Thanks for the video JP. I would like to see you work first on your takeaway. There is too much forward press from the face on view that translates to your hands moving away from your body going back while your club stays too close to the ground. The combination of body, arms, and hands going back is dominated by hands, making it difficult to be in sync the rest of the way. Try to keep your hands close to your left leg and your clubhead moving more up as you start your swing. Do this prior to worrying about your pivot as the takeaway effects everything that happens after it. Here is a picture to help. Flip them around to your side...
Read more: http://blogs.golf.com/top100/2011/04/ask-brady-riggs-live.html#ixzz1InAZ7GOE
Ryan asks at 7:55:
Love the blog! My problem is that I have been working on getting my hips involved to create more power. It seems to me that on the down swing I'm raising out of my posture which is causing an early release in turn at impact it becomes a flip. my divots are all right of the target and the ball is hooking uncontrollably, and a cut is out of the question. I try to keep the tush on the board but cant seem to stop the early release which leads to chunks. HELP!!!!
When you speak of getting the hips more involved I am assuming you are speaking of more “rotation”. If this is what you are working on it isn’t surprising that you are struggling with your contact and accuracy. The fact is that it is significantly more important to have your arms and club work in sync with your body that to have the hips flying around out of control. When you look at some of the world’s finest ball strikers you will notice that in many of their swings the legs and hips appear to be less active than in many amateur’s swings. This is an illusion. The legs and hips are active and powerful when they are working against the ground for leverage. Many amateurs make the mistake of confusing excessive lateral motion or excessive rotation with being powerful. It never is. Chances are you are not swinging with your arms and body in sync which is causing your ball striking problems. Here is a picture of where the body should be at impact vs. address that may help you visualize this idea more effectively.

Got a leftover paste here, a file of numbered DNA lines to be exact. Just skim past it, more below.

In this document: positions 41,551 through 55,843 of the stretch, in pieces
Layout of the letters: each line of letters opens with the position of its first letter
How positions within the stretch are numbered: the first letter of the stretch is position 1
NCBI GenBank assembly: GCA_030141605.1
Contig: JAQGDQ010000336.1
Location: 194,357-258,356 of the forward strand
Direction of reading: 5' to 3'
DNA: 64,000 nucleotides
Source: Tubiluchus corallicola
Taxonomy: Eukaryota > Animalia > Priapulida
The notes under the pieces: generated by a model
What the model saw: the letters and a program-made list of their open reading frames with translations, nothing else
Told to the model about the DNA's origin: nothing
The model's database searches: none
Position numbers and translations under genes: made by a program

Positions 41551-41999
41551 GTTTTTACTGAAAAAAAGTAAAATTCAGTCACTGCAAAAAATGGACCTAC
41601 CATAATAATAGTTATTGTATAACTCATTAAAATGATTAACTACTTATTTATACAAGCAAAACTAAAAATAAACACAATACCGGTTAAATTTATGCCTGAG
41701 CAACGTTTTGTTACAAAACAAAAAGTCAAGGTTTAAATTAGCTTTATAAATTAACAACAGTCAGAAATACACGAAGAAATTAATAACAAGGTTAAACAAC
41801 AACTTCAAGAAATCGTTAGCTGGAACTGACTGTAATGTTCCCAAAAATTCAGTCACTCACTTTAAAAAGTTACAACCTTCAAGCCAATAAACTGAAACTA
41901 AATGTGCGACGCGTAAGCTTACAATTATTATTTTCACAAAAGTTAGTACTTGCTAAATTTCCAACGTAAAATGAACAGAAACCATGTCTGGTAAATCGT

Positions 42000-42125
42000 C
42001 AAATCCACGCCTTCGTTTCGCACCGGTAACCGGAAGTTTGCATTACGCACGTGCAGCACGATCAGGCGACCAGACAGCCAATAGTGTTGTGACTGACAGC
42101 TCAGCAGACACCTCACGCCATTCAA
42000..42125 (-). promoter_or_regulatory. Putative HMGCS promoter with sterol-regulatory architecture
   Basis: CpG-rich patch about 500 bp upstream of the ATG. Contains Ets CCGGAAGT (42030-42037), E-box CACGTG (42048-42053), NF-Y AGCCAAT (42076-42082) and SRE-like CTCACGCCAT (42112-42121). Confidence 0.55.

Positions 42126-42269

Read more: http://blogs.golf.com/top100/2011/04/ask-brady-riggs-live.html#ixzz1In5rUYAj
Tim asks at 7:25:
brady, tough tourney for danielle. too bad she didnt place better. im sure the experience was great though...I've been working hard on the swing in the off season and finally got out and hit some balls and played a quick 9. I noticed im really struggling with the backswing still. i just cant seem to get the club in a better spot at the top. it seems like I need to get the club working more back behind me but not sure how to do it without ripping it inside. im a strong believer that a better backswing will set up a much better downswing. i know my pivot needs some work and i could use some lateral movement on the way back too.
7 iron dtl- http://www.youtube.com/watch?v=U-qYa4JUZzo
face on- http://www.youtube.com/watch?v=8QvKz4Cmsv0
driver dtl- http://www.youtube.com/watch?v=lgzESiF-IpA
face on- http://www.youtube.com/watch?v=WMvq7WLYI7Q
Thanks for the kind words about Danielle. I agree, the experience was a good one. I agree that the club could be in a better position at the top of the backswing. The club could be less across the line with the iron, and certainly with the driver. I agree that there are some pivot issues but one adjustment in your address will immediately help you through impact. Your toes are pointed too far in, especially with the left foot, making it impossible not to hop and rotate the foot during and after impact. Start with your feet a bit more toes-out and it will be easier for your front foot to maintain contact with the turf during the swing.